Larg: Medical technologies are advancing rapidly, with innovations such as
wireless video transmission, 3D imagery, and the imminent leap into 4K resolution. The complexities of running numerous pieces of equipment in different rooms, with varying data signals and formats, are now being simplified
and solved. Avoiding the integration discussion and remaining static is not
the answer. The cost of upgrading, resource planning, technical training, and
time to return on investment will be among the main agenda items no matter
when a hospital begins its evaluation. Integrated ORs require careful planning that can take over a year, and with technology advancing so quickly, it is
important to review the integrated OR opportunity sooner rather than later.
Smith: The video integration market has been flooded with video routers of
various sizes using several different types of hardware and software. Finding
a router that works for all of the hospitals parameters can be daunting but
necessary for it to be effective.
SP: What are some of the factors that hold hospi-
tals back from embracing OR integration?
Larg: The initial investment into an integrated OR can be significant, especially for smaller facilities where funding can be a major issue. A facility must
have not only the space, but also the trained resources to run what is essentially an IT-centric environment. Some facilities may be lacking knowledge of
modern digital equipment and the potential that exists with the integration
Daniel Jerina, Business Development Executive, Healthcare Division
North America, Barco: I think the number one factor is capital, because the
systems – in general – tend to be pretty expensive, and they can get extremely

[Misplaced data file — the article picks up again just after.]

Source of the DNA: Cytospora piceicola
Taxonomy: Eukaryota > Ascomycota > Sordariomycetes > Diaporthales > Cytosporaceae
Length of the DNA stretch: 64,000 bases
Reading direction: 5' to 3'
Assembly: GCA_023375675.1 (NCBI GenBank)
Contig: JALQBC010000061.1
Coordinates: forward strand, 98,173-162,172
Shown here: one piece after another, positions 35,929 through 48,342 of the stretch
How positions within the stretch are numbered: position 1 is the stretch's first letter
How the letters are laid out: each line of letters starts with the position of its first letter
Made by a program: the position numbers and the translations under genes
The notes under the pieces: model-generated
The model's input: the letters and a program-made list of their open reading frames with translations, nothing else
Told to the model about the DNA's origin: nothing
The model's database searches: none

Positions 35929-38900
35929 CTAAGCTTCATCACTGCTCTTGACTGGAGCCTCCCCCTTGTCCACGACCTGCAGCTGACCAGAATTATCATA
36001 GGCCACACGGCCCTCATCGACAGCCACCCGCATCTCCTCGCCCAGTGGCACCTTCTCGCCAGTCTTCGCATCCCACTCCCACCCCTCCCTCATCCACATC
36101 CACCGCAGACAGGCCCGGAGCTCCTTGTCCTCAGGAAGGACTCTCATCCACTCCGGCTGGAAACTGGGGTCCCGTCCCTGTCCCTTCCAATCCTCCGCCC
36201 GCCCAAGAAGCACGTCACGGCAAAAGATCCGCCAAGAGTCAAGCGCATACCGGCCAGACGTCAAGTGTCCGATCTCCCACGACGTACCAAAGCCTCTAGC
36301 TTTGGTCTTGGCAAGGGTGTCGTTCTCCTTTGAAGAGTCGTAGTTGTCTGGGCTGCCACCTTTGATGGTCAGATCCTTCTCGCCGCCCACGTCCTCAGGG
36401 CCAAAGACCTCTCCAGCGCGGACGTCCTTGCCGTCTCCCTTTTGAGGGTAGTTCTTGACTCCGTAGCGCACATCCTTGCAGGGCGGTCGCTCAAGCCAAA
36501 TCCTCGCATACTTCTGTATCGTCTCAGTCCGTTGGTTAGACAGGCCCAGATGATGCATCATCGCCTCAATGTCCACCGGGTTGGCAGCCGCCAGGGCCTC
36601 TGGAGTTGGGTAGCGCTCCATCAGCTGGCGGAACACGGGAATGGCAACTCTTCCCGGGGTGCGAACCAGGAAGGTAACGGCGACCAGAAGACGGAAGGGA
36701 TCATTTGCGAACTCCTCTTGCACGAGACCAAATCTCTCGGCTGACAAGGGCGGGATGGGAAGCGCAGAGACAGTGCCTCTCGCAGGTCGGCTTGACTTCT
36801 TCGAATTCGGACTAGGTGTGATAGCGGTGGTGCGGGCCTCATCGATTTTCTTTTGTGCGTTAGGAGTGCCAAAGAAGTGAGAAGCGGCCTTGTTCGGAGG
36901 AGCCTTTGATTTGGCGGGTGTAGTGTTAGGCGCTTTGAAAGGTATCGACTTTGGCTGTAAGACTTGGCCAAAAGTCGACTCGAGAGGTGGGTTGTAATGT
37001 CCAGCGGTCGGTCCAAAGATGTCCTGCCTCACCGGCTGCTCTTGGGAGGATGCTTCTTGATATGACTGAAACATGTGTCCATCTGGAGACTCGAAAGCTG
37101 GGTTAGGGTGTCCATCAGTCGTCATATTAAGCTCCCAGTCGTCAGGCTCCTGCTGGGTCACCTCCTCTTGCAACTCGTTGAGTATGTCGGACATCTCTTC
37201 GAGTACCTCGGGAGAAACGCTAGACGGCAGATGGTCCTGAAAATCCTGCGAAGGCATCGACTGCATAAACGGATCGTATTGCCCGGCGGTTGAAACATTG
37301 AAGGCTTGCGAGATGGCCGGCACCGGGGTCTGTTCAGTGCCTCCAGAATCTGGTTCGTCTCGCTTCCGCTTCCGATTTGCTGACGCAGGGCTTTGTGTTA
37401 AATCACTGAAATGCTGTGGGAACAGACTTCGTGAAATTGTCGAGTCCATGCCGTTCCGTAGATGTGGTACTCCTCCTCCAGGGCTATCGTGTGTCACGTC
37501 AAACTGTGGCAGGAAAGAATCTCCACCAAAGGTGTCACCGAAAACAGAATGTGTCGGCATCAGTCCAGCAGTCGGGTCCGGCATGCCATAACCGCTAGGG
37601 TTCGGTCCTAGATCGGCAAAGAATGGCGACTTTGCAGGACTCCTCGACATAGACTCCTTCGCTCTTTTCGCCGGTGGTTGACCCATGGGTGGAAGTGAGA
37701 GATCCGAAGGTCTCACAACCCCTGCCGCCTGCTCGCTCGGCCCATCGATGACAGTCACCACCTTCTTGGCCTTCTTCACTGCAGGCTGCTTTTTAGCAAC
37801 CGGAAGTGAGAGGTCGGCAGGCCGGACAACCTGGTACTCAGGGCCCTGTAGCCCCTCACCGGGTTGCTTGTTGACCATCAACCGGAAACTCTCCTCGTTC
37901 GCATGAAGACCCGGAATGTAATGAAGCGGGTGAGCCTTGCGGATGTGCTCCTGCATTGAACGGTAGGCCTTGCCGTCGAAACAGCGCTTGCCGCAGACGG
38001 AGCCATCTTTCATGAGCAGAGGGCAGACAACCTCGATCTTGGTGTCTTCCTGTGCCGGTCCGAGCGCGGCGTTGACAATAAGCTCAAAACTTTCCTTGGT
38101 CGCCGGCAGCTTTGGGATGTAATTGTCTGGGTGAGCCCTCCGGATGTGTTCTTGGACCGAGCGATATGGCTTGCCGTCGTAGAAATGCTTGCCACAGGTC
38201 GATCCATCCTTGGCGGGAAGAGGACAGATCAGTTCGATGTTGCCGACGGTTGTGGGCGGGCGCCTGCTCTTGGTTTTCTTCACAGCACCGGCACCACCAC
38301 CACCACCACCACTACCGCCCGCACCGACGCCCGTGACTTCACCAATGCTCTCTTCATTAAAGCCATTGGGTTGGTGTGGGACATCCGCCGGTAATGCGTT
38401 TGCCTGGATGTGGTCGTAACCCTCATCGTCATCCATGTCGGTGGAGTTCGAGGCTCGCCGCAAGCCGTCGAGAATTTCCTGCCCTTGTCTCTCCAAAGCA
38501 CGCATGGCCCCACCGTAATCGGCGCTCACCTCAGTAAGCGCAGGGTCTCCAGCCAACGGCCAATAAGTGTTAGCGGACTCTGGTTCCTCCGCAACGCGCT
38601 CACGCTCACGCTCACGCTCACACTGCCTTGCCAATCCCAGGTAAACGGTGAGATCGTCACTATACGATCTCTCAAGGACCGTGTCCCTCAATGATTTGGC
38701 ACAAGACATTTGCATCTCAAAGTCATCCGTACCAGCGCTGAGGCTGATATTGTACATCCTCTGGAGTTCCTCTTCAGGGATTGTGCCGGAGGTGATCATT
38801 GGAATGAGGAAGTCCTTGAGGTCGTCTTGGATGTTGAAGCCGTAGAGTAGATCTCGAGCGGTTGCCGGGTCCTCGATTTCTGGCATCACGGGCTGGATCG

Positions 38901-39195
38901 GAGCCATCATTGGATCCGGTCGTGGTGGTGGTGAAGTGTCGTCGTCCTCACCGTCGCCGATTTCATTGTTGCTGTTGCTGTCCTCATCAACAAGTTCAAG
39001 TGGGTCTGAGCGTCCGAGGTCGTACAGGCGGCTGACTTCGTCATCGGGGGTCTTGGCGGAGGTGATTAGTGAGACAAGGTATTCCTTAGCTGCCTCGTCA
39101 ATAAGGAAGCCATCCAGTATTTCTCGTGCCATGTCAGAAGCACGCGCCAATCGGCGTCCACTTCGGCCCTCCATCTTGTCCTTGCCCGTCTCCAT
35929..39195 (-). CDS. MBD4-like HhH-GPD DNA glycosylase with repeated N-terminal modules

expensive depending on the features in that system. Hospital capital budgets
are shrinking, and their reimbursement rates are becoming more difficult
to predict. There are a lot of financial factors involved in that decision. It’s a
matter of allocating capital budgets appropriately.
Bream: I think the historical way of doing OR integration has been very
costly. That's because the players in it have traditionally bought an off-the-shelf commercial product and repackaged it with their medical company logo
and then had to resell it to the hospitals. So if you think about the amount of
markup just to run a business that goes on when you are doing those kinds of
transactions, it becomes really costly to hospitals. Programming is also a factor in terms of redoing the OR, putting in infrastructure, working with contractors. There’s cost of acquisition, but there’s also operating and programming costs on the hospital side. Also, a lot of end users are just confused.
This isn’t buying a monitor or a surgical instrument. I think a lot of end users
get into these projects and become very confused, and might even shy away
from even starting a project if they don’t really have a good grasp on it.
Rob Mann, General Manager, Oasys Healthcare Corporation: There are
many factors that could potentially hold back hospitals from deciding on
integrating their ORs, such as the size of the hospital and rooms, the preference of the surgeons, and the hospitals budget. The size of the hospital is
a huge deciding factor because if a hospital does not have many patients or
surgeries they will not use an integration system to its full potential. The preference of surgeons vary between every hospital and surgeon. For instance,
older surgeons are less tech-savvy and are probably not as interested in learning a whole new operating system. Finally, the budget of hospitals is the main
deciding factor on whether or not to embrace OR integration. At OASYS
Healthcare, we try to cater to these needs as best as we can by proving a budget and user-friendly system, making more hospitals interested in this new
technology. To make it even easier to use, with the purchase of our system
there are complementary training sessions on our system for the medical staff
at the hospital as well as a 30-day post installation follow up.
Smith: Money is the biggest factor with the adaptation of the video integration in any hospital. But other factors include product awareness, fear
of technology, and fear of change.